Rescuers race against time as India toll nears 600

June 22, 2013 6:34 am
An Indian boy rescued from flood-hit areas waits to be evacuated in Uttarakhand on June 21, 2013. Photo./ AFP
An Indian boy rescued from flood-hit areas waits to be evacuated in Uttarakhand on June 21, 2013. Photo./ AFP

, DEHRADUN, India, Jun 22 – Relief teams were racing against time to rescue tens of thousands of stranded people in rain-ravaged northern India as the death toll from flash floods and landslides neared 600.

Rescuers have recovered scores of bodies from the swollen Ganges river with nearly 63,000 people, mainly pilgrims and tourists, still stranded or missing after torrential monsoon rains struck the Himalayan state of Uttarakhand, officials said.

Raging rivers have swept away houses, buildings and entire villages, and destroyed bridges and narrow roads leading to pilgrimage towns in the mountainous state, which is known as the “Land of the Gods” for its revered Hindu shrines.

“575 bodies have been recovered so far but the toll is likely to go up. As per our records, 62,790 people are still stranded,” Uttarakhand home secretary Om Prakash told AFP Saturday.

A seven-member team of doctors and officials was on its way to the popular Hindu pilgrimage site of Kedarnath “to collect the bodies lying there”, Prakash added.

Dozens of helicopters and thousands of soldiers have been deployed to rescue the trapped people, almost one week after the rains hit.

Further downpours were expected in the state and also in parts of central India in the next few days.

“We are running against time,” Ajay Chaddha, chief of the army unit overseeing rescue operations in the state, was quoted as saying by the Times of India.

The army Saturday rescued nearly 1,000 people stuck in mountains near Kedarnath, the NDTV news network reported.

“This kind of disaster has never happened in Himalayan history,” state Chief Minister Vijay Bahuguna said Friday.

He attacked the India Meteorological Department (IMD) for not issuing adequate warning ahead of the heavy rains, which struck earlier than expected, saying the local government was unable to prepare for the deluge and evacuate people on time.

“The IMD warning was not clear enough,” he said, adding that it would take another 15 days to evacuate all the tourists.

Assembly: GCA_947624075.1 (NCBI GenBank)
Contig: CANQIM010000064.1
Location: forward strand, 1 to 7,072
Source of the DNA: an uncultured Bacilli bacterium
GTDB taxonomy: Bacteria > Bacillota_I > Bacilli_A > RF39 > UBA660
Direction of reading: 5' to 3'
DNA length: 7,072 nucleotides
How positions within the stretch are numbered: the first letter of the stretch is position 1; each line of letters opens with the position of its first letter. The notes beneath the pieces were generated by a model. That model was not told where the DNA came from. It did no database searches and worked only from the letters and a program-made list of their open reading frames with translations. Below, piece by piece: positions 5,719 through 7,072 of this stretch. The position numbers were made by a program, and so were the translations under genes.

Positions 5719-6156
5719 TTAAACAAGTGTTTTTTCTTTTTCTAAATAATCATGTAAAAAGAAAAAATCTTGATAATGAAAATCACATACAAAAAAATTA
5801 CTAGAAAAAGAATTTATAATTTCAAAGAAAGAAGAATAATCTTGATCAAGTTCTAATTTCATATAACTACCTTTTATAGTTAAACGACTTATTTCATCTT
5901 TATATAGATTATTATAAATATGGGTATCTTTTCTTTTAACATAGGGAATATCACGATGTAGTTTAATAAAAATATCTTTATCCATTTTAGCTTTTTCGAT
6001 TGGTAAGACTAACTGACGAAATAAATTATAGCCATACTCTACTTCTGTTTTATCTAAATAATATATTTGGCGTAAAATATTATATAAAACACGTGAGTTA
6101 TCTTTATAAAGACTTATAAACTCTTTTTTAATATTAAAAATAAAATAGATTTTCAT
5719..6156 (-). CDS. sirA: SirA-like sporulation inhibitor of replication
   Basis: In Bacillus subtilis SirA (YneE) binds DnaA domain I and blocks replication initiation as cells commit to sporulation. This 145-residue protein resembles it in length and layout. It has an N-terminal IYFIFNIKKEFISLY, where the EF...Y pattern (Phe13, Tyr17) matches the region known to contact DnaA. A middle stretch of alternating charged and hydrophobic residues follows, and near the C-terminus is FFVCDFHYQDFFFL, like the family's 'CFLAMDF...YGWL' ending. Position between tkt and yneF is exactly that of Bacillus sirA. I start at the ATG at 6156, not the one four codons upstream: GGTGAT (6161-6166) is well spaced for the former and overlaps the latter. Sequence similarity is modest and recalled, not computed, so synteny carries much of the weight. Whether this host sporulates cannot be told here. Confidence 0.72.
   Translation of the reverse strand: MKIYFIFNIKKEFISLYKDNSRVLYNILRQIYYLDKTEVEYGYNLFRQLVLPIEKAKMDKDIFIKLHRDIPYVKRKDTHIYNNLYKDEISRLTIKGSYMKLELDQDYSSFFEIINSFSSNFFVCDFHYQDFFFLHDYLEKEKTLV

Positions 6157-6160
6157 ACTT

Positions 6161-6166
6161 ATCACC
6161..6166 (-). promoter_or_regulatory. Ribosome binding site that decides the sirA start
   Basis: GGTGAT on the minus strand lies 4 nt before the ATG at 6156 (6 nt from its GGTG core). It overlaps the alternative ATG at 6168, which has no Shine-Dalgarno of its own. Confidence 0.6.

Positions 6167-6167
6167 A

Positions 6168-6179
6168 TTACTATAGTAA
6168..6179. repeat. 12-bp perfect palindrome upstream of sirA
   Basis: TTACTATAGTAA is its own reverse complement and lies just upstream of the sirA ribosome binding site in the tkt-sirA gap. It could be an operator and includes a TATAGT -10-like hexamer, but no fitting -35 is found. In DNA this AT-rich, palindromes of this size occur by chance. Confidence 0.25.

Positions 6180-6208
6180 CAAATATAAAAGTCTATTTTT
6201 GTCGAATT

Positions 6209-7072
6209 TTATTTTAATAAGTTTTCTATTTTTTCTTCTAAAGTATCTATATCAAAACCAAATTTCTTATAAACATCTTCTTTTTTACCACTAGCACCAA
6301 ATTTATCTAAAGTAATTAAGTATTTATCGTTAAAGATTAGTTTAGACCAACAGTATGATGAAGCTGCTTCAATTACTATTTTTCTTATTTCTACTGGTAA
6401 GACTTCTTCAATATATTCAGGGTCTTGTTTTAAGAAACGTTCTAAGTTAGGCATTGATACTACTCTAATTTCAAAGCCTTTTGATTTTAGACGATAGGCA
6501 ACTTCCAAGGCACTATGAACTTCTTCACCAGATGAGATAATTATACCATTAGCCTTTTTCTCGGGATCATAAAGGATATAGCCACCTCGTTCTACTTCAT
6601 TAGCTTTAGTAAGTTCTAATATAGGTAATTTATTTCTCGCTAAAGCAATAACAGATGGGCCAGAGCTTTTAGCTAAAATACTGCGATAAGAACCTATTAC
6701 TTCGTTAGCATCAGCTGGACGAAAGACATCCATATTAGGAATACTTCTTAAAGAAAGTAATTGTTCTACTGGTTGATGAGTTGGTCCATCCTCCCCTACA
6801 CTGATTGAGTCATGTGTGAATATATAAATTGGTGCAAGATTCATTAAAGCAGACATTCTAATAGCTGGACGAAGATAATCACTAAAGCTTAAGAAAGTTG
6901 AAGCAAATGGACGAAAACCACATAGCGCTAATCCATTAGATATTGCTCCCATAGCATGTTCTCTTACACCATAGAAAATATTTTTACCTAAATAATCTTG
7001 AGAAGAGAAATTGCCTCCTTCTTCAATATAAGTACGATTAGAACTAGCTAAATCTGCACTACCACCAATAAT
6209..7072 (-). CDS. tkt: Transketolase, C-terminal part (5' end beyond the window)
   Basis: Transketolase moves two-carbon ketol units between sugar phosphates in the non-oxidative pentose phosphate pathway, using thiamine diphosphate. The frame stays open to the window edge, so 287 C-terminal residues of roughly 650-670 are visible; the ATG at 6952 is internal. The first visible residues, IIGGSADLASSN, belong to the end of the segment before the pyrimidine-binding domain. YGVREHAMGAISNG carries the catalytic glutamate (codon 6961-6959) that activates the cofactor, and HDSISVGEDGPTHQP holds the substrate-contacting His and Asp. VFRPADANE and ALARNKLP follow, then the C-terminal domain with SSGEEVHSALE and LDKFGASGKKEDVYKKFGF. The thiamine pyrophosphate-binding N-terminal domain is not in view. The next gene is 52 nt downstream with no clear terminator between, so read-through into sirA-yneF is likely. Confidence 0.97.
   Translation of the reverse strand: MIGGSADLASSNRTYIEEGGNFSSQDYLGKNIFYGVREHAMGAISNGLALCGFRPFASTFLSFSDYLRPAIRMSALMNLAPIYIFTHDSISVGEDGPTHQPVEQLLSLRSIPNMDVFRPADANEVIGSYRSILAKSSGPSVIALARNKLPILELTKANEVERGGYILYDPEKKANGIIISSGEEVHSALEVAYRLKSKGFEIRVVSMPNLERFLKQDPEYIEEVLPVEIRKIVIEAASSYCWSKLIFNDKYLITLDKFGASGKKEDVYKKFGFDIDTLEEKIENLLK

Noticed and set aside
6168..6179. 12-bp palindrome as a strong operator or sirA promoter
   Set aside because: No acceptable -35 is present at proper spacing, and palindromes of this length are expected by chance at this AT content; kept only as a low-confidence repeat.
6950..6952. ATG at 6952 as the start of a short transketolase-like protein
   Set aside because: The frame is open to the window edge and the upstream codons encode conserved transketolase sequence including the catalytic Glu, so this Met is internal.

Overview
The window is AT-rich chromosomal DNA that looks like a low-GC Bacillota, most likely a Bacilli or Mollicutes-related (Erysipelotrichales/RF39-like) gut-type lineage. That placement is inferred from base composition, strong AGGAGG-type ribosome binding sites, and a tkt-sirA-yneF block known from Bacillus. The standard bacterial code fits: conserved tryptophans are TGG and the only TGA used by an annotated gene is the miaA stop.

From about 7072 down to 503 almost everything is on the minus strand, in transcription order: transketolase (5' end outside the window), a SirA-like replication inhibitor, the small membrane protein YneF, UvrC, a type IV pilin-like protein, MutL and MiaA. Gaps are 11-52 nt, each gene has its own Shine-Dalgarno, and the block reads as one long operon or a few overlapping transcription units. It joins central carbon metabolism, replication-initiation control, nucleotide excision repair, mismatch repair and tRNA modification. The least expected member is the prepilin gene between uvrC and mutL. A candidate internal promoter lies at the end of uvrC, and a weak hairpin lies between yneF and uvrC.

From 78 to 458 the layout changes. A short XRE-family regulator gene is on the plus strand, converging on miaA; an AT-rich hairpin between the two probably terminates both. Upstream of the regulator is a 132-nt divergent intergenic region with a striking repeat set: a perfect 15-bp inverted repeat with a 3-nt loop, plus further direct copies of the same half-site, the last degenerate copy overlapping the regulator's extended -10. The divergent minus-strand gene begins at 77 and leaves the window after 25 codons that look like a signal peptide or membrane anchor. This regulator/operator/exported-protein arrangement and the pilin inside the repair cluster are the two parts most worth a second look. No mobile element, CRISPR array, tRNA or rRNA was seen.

Distraught relatives clutching photographs of missing family members have been waiting for days outside Dehradun airport hoping for news of their loved ones.

Amit Thakur, 40, said his 11-year-old nephew had been missing since their family-run hotel collapsed last week.

“I just hope the army will trace our little boy. I have been standing outside the airport for the last three days to get any information about him,” Thakur told AFP.

The military operation, involving some 43 helicopters and more than 10,000 soldiers, was focused on reaching those stranded in the holy town of Badrinath after earlier finding widespread devastation in the Kedarnath temple area.

Home ministry spokesman Kuldeep Singh Dhatwalia told AFP late Friday: “Our soldiers have rescued more than 50,000 people, including around 16,000 people who were evacuated today.”

A private helicopter carrying aid crashed Friday, injuring the pilot, the Press Trust of India news agency reported, in an incident which highlighted the difficulty of reaching rain-deluged areas.

Another 17 people have been killed in the adjacent state of Himachal Pradesh, a senior government official said.

Floods and landslides from monsoon rains have also struck neighbouring Nepal, leaving at least 39 people dead, the Nepalese government said.

Some of those stranded in mountainous areas of Uttarakhand were trying to walk to safer ground.

Pictures showed pilgrims, aided by soldiers, using ropes and makeshift ladders to climb down cliffs and cross rivers.

Soldiers have also reached some of the villages in lower-lying areas by boat, ferrying women clutching babies, children and elderly men to safety. Video footage showed only roofs of houses visible above the water line.

Rescue workers who have managed to reach those stranded are racing to cut down trees and clear vegetation to allow military helicopters to land and evacuate those most in need, a state official said.

“Thousands of tourists are waiting in the dense forests. They had all taken refuge in the jungle after hotels and other buildings collapsed,” the state’s principal secretary Rakesh Sharma said.

“We are trying all possible ways to rescue them. Roads are totally destroyed.”


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